Frances Benjamin Johnston (1864-1952) provided visual images of life at Tuskegee. A pioneer among women photographers in the United States, she did much of her work for George Grantham Bain's news service, one of America's earliest news photo agencies. In 1902 Washington commissioned her to shoot photographs he could use in magazine articles and lectures promoting the Institute. The pictures offered here document classes at the Institute from lessons on Capt. John Smith and Jamestown (note the lesson on the board in the history class) to furniture making, mattress sewing, lab work, and printing. 3 pages (9 pages total in Education).
|- ||W. E. B. Du Bois, "The Talented Tenth," essay in The Negro Problem, 1903, excerpts|
Du Bois included Crummell in the Talented Tenth, that natural aristocracy of exceptional menand for the most part he meant only menwho would save the Negro race. Crummell urged African Americans to overcome their "lack of co-operative spirit," join together for specific purposes, and thereby achieve power. Du Bois certainly did not oppose that admonition, but he argued that without the leadership of the Talented Tenth, joining together might produce only "a headless misguided rabble." To assume their rightful positions of leadership, he maintained, the Talented Tenth required a college education, and by that he meant a liberal arts education, not industrial training of the sort Washington promoted. The "Negro people," he contended, needed "social leadership more than most groups," for they had "no traditions to fall back upon, no long established customs, no strong family ties, no well defined social classes." Thus they were in dire need of what colleges and universities, institutions that transmitted "knowledge and culture from generation to generation," had to offer. "Negro colleges" were institutions of "natural selection" that allowed "the talented few" to rise above the mass. 5 pages.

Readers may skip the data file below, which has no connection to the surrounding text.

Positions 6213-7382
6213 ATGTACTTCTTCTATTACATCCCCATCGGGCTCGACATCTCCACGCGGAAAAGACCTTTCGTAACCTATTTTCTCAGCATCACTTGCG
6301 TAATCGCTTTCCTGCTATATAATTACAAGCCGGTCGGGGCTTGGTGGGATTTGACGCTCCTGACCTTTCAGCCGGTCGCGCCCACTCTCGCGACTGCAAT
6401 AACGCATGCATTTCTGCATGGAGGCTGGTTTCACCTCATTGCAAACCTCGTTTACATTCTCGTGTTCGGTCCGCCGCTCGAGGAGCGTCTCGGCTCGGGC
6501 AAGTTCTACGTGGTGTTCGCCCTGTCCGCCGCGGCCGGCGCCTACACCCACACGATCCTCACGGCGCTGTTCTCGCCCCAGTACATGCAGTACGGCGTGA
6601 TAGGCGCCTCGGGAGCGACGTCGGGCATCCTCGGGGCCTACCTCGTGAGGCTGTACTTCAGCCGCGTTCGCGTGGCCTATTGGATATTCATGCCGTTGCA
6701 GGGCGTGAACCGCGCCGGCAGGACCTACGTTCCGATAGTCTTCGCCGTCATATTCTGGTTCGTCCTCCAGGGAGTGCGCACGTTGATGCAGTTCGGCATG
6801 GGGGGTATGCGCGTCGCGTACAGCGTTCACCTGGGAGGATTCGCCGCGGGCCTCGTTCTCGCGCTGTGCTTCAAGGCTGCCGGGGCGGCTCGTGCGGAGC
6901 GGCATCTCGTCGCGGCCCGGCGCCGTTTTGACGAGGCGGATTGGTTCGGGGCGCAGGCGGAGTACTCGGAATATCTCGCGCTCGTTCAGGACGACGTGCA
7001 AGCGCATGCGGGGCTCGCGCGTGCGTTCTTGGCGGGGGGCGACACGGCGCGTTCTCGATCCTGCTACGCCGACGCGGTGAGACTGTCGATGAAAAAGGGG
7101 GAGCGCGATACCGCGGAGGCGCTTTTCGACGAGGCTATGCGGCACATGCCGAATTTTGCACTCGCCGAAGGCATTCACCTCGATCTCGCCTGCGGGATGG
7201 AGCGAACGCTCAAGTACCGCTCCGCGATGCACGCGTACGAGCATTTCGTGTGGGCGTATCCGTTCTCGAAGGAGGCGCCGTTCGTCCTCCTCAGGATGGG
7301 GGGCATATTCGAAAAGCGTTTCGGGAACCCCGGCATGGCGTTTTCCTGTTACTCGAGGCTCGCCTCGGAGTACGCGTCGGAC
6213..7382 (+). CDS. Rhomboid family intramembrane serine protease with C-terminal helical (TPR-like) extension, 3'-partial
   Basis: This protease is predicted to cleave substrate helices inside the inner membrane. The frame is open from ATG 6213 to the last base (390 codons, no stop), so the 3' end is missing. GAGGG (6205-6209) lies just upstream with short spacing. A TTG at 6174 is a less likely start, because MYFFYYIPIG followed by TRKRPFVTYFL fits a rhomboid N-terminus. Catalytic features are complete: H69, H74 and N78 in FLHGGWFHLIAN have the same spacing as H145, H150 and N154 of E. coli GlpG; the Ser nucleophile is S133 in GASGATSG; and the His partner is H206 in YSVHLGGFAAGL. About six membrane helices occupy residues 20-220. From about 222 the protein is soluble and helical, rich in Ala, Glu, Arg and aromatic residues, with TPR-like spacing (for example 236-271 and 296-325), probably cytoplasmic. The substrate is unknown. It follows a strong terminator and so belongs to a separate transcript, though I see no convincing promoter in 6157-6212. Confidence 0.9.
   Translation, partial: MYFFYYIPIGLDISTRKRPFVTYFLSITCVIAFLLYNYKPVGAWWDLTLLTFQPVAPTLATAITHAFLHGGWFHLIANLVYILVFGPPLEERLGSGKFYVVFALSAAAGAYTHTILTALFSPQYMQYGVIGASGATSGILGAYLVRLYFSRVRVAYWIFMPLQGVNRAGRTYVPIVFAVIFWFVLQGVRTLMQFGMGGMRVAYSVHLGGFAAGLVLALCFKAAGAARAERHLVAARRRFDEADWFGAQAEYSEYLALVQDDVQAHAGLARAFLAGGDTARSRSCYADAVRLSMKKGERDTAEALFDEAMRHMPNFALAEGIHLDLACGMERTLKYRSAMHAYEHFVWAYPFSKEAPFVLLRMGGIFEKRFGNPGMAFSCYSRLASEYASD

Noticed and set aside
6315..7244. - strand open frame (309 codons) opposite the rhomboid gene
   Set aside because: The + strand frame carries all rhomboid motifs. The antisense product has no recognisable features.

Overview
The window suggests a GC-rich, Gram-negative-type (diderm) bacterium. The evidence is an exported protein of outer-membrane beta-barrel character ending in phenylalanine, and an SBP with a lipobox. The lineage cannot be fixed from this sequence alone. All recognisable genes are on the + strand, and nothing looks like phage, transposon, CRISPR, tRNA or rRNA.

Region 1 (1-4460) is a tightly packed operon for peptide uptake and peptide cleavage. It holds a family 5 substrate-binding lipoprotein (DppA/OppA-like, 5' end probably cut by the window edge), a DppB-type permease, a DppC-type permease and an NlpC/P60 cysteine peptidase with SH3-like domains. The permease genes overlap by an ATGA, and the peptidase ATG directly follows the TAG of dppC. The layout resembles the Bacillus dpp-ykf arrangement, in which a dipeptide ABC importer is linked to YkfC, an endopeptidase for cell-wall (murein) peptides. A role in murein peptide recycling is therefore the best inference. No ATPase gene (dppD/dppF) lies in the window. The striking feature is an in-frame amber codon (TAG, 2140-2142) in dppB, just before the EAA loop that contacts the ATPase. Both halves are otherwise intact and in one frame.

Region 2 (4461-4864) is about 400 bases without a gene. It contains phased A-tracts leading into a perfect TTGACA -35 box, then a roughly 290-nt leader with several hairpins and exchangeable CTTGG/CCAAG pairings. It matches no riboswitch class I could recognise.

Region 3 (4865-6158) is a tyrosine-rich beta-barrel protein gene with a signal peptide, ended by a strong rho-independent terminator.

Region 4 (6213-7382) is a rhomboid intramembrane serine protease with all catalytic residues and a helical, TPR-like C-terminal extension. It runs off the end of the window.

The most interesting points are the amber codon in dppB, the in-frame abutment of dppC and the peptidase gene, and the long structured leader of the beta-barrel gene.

|- ||"African American Religion, Pt. II: From the Civil War to the Great Migration, 1865-1920," 2004, in Divining America: Religion in American History on TeacherServe© from the National Humanities Center|
|- ||William E. Mathews, Jr., "An Address Delivered in Baltimore on the Occasion of Our Semi-Centenary," 1866, in Rev. Benjamin T. Tanner, An Apology for African Methodism, 1867|
The first selection, a secondary source, will illuminate and contextualize William Mathews's address. Written by a Fellow of the National Humanities Center, the essay discusses the differences between northern and southern African American churches during this period. It also provides valuable strategies for promoting student discussion and useful links to other online resources.
From William Mathews, a lay member of an African Methodist Episcopal church in Baltimore, we read a rousing summary of the growth of the African Methodist Episcopal Church from its European roots to the challenges it faces in 1866. He cites the growth of missionary societies, the value of church property, the number of ministers, etc. Imbued with evangelical fervor, he points out the work that remains to be done, naming specific reforms the Church must implement to carry out its special ministry to newly freed African Americans. 5 pages total.
|- ||Edward Bannister, Newspaper Boy, oil on canvas, 1869|
|- ||Warren Coleman, Appeal to support a black-operated cotton mill, Daily Concord [N.C.] Standard, 5 July 1896|